Our Response to Those Who Say Not to Test Vulkan & Dx12 “Early”

By Published March 02, 2016 at 11:35 am

Here's the thing: That comment in the headline has always been shortsighted, and will always be shortsighted. We've seen it a few times lately – the majority of comments on our DirectX 12 explicit multi-GPU and Vulkan benchmarks have been positive – but a stand-out few have explicitly scolded our efforts for testing new APIs on games which are known to be incomplete. Our articles and videos contain massive sections that fully detail just how far along any new tech is, disclaiming the possibility that – like with Vulkan – it may be under-performing due to an early build state.

But that's not a reason to leave something untested, and to think as such is a mix of denial and naivety.

Here's an example comment: “None of these tests matter right now as Vulcan is not fully optimized.” [sic]

These comments are rooted in denial that's resultant of marketing build-up for the new APIs. Anything short of game-changing is seen as an indication that it is “too early” to test, and disregarded for being unimportant. But it's not too early to test; these early adopter games are living pieces of software, and they constantly change – that makes them perfect to build test data for a new API.

Look – these technologies are new, and that's precisely why they should be tested. There are two primary reasons we've used new titles to benchmark Dx12 and Vulkan performance: (1) An early indication of performance shows whether the tech works and plots the first data point in a long-haul look at performance progression; (2) validating claims made by multi-billion and multi-million dollar companies is an assurance of consumer protection against run-away hype, and the checks and balances afforded by independent media help keep companies honest.

The first point is the most critical in the case of APIs, as it's only a matter of time before Dx12 and Vulkan begin an en-masse switch-over from Dx11 and OpenGL for PC gaming.

Our approach to tested content is deeply embedded in the scientific method. It is our belief that, with these new APIs and GPUs and what-have-you, testing early and often builds a data-set which can later be analyzed for plotting trendlines and creating a pool of results which helps project into the future. That's valuable knowledge. Maybe we revisit these things in a few months and find major, 30% hikes in performance that bring parity between Dx11 and Vulkan; that'd be critical, and it'd show a very serious investment in the future by accommodating developers. Some time later – maybe it's a year from now, who knows – we retest again and find that Vulkan or Dx12 have overtaken Dx11 in most tested games. That's more big news, and helps us establish a clear, precise “switchover” point in the time-line of technology.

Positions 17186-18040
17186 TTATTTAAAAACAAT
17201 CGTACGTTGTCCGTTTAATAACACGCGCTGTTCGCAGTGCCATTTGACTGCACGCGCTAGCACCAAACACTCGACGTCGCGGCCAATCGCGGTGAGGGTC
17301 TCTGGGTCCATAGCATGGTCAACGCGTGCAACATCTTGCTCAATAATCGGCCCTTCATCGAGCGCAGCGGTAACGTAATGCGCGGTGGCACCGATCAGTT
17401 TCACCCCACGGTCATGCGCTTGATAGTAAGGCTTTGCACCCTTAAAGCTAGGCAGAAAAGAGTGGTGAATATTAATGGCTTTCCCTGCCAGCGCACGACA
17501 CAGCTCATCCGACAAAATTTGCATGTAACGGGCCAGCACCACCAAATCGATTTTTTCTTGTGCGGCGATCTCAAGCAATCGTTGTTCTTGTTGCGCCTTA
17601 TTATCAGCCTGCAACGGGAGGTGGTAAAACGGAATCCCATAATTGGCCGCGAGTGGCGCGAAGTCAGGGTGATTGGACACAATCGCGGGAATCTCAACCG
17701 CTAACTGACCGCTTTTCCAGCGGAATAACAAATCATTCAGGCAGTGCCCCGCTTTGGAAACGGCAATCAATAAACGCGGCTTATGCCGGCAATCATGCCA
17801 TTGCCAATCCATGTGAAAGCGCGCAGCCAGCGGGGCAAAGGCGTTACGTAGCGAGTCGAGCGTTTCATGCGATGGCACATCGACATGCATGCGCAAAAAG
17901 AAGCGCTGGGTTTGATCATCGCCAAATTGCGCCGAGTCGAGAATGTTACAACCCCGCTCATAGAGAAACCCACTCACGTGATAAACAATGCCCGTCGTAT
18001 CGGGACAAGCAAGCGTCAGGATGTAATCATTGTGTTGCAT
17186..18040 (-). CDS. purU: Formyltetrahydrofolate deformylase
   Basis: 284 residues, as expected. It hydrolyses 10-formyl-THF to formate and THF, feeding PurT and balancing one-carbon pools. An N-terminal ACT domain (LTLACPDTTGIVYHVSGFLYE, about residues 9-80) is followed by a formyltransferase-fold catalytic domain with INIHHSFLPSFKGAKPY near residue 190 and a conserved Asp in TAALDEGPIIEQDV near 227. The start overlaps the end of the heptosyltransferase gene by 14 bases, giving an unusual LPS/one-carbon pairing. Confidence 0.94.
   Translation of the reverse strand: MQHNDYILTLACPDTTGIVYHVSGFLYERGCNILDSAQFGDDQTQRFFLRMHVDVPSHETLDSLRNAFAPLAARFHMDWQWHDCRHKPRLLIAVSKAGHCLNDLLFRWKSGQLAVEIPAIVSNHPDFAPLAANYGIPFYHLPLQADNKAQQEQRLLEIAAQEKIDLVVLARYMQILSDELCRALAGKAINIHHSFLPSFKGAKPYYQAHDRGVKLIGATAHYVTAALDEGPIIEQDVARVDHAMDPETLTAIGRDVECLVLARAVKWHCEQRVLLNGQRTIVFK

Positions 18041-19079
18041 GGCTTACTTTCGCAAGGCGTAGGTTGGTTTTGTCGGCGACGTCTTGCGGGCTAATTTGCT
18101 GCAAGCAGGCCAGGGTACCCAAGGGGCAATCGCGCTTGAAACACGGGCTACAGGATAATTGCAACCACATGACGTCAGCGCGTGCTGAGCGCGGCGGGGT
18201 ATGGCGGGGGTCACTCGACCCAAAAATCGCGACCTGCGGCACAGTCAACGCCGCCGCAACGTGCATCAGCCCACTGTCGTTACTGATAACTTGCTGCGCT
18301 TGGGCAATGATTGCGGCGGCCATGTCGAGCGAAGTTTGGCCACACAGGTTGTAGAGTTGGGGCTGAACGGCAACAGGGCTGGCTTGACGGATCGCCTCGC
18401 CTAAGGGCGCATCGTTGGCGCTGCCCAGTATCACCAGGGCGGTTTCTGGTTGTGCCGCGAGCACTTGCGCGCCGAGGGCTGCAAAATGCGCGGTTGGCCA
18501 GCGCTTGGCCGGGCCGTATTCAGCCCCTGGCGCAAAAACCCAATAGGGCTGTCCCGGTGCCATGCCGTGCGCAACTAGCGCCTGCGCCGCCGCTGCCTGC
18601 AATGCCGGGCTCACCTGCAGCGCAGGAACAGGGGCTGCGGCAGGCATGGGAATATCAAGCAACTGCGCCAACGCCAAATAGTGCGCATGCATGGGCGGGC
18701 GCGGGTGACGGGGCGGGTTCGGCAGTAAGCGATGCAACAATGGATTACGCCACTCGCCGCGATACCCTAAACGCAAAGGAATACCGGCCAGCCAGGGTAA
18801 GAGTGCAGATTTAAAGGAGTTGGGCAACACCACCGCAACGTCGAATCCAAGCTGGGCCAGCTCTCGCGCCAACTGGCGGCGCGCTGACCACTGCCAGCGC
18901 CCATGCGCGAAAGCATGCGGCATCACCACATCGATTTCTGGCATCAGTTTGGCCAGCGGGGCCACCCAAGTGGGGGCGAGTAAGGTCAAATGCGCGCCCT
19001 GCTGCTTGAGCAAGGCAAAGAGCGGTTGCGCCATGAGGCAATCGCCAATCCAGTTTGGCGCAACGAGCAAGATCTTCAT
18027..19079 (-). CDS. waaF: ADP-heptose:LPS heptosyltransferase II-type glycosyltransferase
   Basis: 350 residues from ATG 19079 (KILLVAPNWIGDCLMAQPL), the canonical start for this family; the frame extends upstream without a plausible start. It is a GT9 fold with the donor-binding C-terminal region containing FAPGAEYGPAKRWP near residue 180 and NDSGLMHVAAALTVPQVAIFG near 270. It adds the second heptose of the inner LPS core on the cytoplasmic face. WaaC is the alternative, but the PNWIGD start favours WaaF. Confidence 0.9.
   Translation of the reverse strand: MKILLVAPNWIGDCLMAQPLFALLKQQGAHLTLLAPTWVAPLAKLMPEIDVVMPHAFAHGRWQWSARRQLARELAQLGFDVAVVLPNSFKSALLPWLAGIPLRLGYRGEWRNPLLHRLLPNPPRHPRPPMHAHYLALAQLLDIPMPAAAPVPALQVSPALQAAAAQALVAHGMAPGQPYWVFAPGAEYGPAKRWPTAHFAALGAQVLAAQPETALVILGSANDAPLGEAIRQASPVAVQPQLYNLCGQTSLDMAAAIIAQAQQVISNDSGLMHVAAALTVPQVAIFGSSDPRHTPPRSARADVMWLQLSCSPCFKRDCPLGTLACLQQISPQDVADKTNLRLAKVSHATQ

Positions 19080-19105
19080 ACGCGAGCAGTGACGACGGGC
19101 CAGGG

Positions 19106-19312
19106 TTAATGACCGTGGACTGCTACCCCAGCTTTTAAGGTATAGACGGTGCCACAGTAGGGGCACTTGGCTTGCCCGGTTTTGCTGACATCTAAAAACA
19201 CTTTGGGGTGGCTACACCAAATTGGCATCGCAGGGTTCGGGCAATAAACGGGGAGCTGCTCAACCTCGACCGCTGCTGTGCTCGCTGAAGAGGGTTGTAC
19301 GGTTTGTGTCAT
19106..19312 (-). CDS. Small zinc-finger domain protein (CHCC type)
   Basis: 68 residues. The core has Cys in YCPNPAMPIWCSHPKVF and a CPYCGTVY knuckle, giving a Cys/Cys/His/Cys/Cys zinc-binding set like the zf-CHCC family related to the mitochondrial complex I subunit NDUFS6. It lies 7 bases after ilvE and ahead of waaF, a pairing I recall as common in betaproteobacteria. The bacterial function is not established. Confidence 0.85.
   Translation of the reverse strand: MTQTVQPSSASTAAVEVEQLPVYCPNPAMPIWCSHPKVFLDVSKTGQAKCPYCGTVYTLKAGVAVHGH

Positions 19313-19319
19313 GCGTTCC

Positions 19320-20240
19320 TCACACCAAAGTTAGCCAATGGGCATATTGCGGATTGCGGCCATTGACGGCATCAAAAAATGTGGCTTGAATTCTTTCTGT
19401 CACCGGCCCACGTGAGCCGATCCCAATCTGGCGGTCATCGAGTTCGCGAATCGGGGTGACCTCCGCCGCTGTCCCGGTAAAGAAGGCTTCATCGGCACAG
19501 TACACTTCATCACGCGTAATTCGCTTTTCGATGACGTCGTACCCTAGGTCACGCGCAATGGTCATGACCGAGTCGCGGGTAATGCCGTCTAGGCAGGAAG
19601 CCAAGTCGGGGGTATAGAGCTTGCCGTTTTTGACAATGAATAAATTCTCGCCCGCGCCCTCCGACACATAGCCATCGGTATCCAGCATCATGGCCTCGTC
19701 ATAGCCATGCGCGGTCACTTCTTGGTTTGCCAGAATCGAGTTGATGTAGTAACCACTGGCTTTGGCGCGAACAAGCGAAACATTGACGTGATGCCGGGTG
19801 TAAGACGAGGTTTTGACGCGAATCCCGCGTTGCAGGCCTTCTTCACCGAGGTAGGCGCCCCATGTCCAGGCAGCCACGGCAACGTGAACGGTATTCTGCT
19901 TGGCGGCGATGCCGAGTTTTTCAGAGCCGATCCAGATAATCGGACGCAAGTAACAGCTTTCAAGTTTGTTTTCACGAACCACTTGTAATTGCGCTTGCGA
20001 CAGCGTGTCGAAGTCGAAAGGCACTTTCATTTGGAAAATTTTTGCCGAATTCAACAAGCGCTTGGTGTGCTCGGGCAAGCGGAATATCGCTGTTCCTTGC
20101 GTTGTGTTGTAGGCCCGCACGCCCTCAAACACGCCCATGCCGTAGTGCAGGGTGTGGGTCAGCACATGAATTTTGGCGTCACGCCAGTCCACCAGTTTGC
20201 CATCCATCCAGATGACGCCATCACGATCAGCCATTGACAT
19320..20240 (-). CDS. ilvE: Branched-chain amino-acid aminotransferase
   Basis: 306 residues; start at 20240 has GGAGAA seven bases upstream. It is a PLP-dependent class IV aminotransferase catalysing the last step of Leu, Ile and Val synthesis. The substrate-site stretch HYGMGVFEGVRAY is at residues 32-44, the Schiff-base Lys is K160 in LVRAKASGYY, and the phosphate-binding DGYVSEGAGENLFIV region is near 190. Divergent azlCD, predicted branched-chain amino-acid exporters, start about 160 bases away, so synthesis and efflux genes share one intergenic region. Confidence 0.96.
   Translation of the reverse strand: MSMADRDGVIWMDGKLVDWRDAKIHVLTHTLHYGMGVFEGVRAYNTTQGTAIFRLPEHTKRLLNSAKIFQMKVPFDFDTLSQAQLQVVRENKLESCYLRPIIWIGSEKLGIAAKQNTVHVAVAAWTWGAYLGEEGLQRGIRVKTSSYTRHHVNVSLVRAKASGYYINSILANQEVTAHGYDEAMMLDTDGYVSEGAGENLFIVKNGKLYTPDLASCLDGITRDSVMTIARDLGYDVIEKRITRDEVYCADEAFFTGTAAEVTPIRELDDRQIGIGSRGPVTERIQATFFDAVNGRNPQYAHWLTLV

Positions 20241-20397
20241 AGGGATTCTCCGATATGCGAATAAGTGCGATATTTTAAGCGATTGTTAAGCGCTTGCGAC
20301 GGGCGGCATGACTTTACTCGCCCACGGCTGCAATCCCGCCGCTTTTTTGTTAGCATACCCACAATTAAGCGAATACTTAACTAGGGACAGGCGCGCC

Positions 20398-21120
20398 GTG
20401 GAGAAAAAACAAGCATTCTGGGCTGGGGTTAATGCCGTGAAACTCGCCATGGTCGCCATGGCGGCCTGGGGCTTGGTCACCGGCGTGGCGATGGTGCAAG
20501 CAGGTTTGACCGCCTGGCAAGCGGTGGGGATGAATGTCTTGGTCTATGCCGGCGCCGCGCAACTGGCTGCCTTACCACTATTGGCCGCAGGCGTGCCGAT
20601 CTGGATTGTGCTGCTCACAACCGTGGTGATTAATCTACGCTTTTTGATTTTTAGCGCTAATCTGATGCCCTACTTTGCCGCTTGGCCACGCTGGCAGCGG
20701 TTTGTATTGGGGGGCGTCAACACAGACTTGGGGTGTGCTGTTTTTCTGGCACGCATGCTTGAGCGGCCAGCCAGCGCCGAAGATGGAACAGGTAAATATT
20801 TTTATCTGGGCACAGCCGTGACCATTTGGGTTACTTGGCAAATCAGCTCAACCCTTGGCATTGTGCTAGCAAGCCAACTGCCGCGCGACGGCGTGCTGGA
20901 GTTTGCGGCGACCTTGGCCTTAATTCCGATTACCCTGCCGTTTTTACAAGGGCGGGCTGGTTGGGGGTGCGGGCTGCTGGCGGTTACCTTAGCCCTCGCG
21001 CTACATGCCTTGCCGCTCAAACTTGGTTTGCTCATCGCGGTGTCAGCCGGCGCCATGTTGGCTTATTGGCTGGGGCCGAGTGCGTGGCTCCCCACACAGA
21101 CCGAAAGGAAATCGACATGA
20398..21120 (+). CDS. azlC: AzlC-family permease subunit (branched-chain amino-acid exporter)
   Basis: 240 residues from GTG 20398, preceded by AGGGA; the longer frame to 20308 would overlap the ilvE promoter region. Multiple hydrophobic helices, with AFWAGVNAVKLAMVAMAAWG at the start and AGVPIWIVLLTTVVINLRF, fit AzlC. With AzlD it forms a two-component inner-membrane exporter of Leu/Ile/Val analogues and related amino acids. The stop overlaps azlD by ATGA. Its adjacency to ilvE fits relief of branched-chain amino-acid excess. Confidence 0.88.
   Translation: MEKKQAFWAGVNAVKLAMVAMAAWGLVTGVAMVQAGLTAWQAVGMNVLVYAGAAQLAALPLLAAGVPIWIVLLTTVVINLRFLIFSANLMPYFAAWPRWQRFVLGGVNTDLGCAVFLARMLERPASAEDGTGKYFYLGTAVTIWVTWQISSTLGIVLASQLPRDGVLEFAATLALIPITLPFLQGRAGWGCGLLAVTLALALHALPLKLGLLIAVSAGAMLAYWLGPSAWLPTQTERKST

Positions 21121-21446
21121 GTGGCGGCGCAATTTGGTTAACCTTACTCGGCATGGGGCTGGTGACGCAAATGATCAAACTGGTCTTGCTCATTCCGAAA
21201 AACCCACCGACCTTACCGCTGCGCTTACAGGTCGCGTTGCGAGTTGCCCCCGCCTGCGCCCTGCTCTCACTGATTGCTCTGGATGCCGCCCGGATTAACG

If we decided not to test the new APIs until everything's perfectly built, ground-up as it should be, we'd be waiting years – and there's certainly no harm in knowing more, even if it's early information. Not to mention that, from a competitive standpoint (because this is ultimately a business), no one really cares at that point. That's a large part of why people read these sites – to get information ahead of purchases or launches – and so it makes sense that we'd follow that trend with API testing.

Were we to sensationalize headlines with statements like “Vulkan 30% Slower than Dx11,” that'd be one thing – but we didn't, our headline for Vulkan (specifically) was “Initial Vulkan Benchmark vs. DirectX 11 - AMD & NVidia in Talos Principle.” Did you catch it? “Initial.” That's not there by accident, and neither is the multi-paragraph section entitled “Read This First!,” which goes on to quote the developers' own FAQ about early support being unoptimized. It's also, honestly, not that compelling of a headline to click on given just how sterile and neutral the phrasing is.

The same is true for our Dx12 benchmark, which used a fantastically sterile headline of “AMD+NVIDIA Multi-GPU DirectX12 Benchmark.”

We're approaching these topics neutrally and with great emphasis on explaining the state of affairs within the API world, with routine conclusions that follow-ups should plot an exciting, upward trend for the tech. And, if for some reason that doesn't happen, we'll be here to catch it and start asking questions of the relevant IHVs and ISVs.

That's why we test this stuff early.

Just thought we'd point that out. The majority of our readers and viewers have supported these efforts, but a select few comments on YouTube and reddit have inspired this post as a means to hopefully provide education on the process. It's very frustrating as a smaller media outlet to see outlier comments condemning hours- and days-long efforts to benchmark new technology, often for reasons shrouded in either hate or shortsightedness. That's part of the deal with posting online, of course, and so we're used to it – but this particular topic required discussion.

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Editorial: Steve “Lelldorianx” Burke
Video Editing: Andrew “ColossalCake” Coleman

Last modified on March 02, 2016 at 11:35 am
Steve Burke

Steve started GamersNexus back when it was just a cool name, and now it's grown into an expansive website with an overwhelming amount of features. He recalls his first difficult decision with GN's direction: "I didn't know whether or not I wanted 'Gamers' to have a possessive apostrophe -- I mean, grammatically it should, but I didn't like it in the name. It was ugly. I also had people who were typing apostrophes into the address bar - sigh. It made sense to just leave it as 'Gamers.'"

First world problems, Steve. First world problems.

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